Cohen worked for Smith Drug Co. as a registered pharmacist for 27 years before purchasing the business from Smith in 1980. He continued to own and operate his store for an additional 16 years before retiring. “The one thing I regret (about retiring) is closing the store,” Cohen said. I’d like to see a young pharmacist come in, but these days, they go to work for the hospitals or the super pharmacies because of the benefits.” He retired in 1997 after serving a total of 44 years as a professional pharmacist.  Cohen states he would still “do it all over again,” the same way.  He notes that his favorite part of his job was meeting the people he served. 

Community and Professional Involvement
  • Silver Beaver Award, Boy Scouts of America
  • Life Member, NAACP
  • Member, State and National Pharmacy Association
  • Secretary, Hattiesburg Association for Civic Improvement
  • Treasurer, Pine Belt Investment Association
  • Member, South Mississippi Business Association
  • Multiple Leadership Roles, Priest Creek Missionary Baptist Church
“Cohen Drug Co. has been a vital part of the neighborhood. Certainly, it is going to leave a void in the neighborhood.”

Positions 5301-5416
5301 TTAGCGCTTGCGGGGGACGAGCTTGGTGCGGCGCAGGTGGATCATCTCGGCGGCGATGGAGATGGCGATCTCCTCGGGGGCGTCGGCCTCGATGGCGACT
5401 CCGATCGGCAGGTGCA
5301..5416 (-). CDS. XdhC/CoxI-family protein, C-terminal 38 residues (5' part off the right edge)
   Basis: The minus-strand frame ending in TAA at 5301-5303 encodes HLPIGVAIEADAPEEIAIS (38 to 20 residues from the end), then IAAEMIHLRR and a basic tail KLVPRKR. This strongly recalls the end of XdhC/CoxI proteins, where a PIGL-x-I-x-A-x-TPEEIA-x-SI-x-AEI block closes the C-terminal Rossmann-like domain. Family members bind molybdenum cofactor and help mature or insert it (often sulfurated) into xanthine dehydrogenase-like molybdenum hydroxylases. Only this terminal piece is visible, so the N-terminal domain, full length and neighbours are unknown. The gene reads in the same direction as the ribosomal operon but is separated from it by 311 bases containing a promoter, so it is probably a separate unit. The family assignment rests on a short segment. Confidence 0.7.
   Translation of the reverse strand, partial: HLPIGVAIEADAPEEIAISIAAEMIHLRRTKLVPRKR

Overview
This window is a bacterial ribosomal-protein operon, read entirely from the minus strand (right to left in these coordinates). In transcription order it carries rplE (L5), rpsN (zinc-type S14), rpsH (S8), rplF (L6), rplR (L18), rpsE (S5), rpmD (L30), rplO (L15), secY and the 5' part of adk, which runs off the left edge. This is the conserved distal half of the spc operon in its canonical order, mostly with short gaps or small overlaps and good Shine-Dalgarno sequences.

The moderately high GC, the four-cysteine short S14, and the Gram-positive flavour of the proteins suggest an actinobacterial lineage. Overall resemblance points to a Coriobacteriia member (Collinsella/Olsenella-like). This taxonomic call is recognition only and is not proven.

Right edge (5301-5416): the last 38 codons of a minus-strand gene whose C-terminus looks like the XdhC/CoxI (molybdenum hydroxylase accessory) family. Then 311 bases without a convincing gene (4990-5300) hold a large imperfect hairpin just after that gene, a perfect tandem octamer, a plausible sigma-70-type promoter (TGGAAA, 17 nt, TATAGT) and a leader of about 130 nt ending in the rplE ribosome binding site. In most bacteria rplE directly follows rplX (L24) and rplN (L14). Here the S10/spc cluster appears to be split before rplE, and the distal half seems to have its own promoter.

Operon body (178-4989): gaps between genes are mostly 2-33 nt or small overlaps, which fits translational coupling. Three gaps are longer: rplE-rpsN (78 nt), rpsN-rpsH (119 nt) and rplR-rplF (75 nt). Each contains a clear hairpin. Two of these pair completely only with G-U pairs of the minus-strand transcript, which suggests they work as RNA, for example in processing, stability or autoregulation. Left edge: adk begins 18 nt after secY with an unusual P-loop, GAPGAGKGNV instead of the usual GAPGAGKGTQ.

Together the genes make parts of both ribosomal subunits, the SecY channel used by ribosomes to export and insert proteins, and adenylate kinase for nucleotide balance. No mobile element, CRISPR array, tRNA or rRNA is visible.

Eddie Holloway, Retired USM Dean of Student and former City Councilman

Photos

Renovation

ca. 2019

Historical Photos

Book an Event

Smith Drug Co. is available for lease for special community-based events. Leasing agreement approval for use of Smith Drug Co. is at the discretion of the Hattiesburg Convention Commission. Space inside Smith Drug Co. is limited. No outside food or beverage is allowed. The Hattiesburg Convention Commission manages the operation of Smith Drug Co.

Contact Us

Latoya Norman
Director of Museums for the Sixth Street Museum District, under which Smith Drug Co. is housed.
601-450-1942  •  lnorman@hattiesburg.org

Media

For media-related questions regarding Smith Drug Co., please contact:
Hattiesburg Convention Commission Marketing Department
601-268-3220  •  marketing@hattiesburg.org

Smith Drug Co is sponsored by